US President Joe Biden is seriously considering whether to get Russia out of the Swift system, high security net that connects thousands of financial institutions around the world, but hasn’t made a final decision yet, according to several people familiar with his thinking.
The decision to launch the procedure has always hinged on the signature of the European Union, which split for weeks in a contentious debate over the measure, ultimately choosing not to go ahead this week.
But US officials and their EU counterparts have continued to evaluate options, including sanctions, to remove banks and individual entities, rather than the entire Russian economy, from the network, officials say.
This move would be considered the nuclear option when it comes to reactions to the Russian invasion of Ukraine. Biden and his aides have highlighted the complexity of Russia’s ban on the Swift regime, noting that the United States cannot act unilaterally. “This is not the position the rest of Europe would like to take,” Biden told reporters on Thursday.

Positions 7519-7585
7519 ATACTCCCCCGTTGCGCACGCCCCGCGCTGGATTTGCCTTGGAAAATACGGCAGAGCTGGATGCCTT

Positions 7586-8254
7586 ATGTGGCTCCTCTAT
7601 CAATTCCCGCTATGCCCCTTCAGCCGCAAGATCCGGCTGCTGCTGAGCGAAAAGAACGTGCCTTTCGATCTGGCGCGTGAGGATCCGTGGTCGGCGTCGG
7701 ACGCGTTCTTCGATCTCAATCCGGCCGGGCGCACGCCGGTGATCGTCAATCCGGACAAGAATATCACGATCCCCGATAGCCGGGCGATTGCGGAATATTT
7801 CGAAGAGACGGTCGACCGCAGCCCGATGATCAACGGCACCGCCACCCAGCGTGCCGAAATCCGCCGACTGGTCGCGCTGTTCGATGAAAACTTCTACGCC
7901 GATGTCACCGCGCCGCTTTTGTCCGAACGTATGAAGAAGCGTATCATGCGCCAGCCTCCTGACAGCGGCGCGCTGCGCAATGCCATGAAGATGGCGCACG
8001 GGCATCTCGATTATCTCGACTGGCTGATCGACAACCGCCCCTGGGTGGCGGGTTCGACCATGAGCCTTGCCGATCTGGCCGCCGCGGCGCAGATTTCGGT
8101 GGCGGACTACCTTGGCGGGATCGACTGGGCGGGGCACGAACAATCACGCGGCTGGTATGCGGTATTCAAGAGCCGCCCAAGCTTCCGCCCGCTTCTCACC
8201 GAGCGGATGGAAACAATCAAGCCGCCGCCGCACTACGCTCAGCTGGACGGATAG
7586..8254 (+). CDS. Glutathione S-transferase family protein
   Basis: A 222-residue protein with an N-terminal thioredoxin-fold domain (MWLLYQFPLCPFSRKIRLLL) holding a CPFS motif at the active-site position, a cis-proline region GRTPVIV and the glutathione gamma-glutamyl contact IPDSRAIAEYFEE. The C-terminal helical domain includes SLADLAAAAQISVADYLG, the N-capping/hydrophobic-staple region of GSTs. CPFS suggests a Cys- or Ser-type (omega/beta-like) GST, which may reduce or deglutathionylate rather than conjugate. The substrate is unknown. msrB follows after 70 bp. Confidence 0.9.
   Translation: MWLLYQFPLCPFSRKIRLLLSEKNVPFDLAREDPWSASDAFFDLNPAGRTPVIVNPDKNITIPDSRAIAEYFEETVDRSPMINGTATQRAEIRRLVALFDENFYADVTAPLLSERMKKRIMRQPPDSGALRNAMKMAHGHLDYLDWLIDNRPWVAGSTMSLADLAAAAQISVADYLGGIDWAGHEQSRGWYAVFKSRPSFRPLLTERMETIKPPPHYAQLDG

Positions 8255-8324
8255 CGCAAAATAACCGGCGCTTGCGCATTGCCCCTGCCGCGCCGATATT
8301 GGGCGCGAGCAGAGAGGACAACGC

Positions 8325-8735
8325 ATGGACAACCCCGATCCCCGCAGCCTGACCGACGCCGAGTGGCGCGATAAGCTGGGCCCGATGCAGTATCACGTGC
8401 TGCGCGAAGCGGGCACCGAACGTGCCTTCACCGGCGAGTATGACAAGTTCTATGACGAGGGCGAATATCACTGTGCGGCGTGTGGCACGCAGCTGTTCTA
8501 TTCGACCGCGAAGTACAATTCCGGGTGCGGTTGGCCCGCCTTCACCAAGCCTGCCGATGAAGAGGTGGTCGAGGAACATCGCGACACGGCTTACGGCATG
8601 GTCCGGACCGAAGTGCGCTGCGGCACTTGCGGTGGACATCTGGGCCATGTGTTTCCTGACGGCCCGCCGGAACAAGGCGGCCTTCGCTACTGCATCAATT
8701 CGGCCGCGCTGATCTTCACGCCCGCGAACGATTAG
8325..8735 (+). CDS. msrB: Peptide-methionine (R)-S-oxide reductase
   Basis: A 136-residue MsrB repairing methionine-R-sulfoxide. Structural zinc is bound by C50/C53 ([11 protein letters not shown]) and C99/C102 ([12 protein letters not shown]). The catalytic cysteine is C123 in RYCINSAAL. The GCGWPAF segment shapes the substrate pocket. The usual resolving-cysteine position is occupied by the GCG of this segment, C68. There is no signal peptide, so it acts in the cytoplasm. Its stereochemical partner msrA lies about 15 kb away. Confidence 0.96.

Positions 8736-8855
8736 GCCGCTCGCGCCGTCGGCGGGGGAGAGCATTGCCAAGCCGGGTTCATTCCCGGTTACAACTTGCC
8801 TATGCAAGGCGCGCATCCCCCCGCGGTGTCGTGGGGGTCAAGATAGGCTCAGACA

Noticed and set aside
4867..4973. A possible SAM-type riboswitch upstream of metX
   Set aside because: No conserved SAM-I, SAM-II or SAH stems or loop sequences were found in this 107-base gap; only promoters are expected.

But since Biden’s press conference announcing new sanctions on Russia for its unprovoked attack, the administration appears to be getting closer to that position as other European allies have now given it their support.
The administration has discussed the matter with the Federal Reserve, which will have an interest in any decision, according to an official. US officials have held talks with the European Union about possible action.
An administration official said additional sanctions were likely if Kiev, the besieged Ukrainian capital, fell. But it wasn’t clear if that would include SWIFT, or if Russia’s removal from SWIFT might happen before.
A White House official told CNN that “as the president and administration officials have made clear, we are focused on coordinating with allies and partners to impose more costs on Putin for his war of choice,” but declined to comment further.
On Saturday, Italy indicated it would support measures to expel Russia from Swift after Prime Minister Mario Draghi told Ukrainian President Volodymyr Zelensky that “Italy fully supports the EU’s position on sanctions against Russia, including those related to the Swift regime, and will continue to do so.” . to do that.”
Draghi’s comments are particularly noteworthy given the Italian economy’s vulnerability to energy, but the main opposition to such action came from Germany, officials say.
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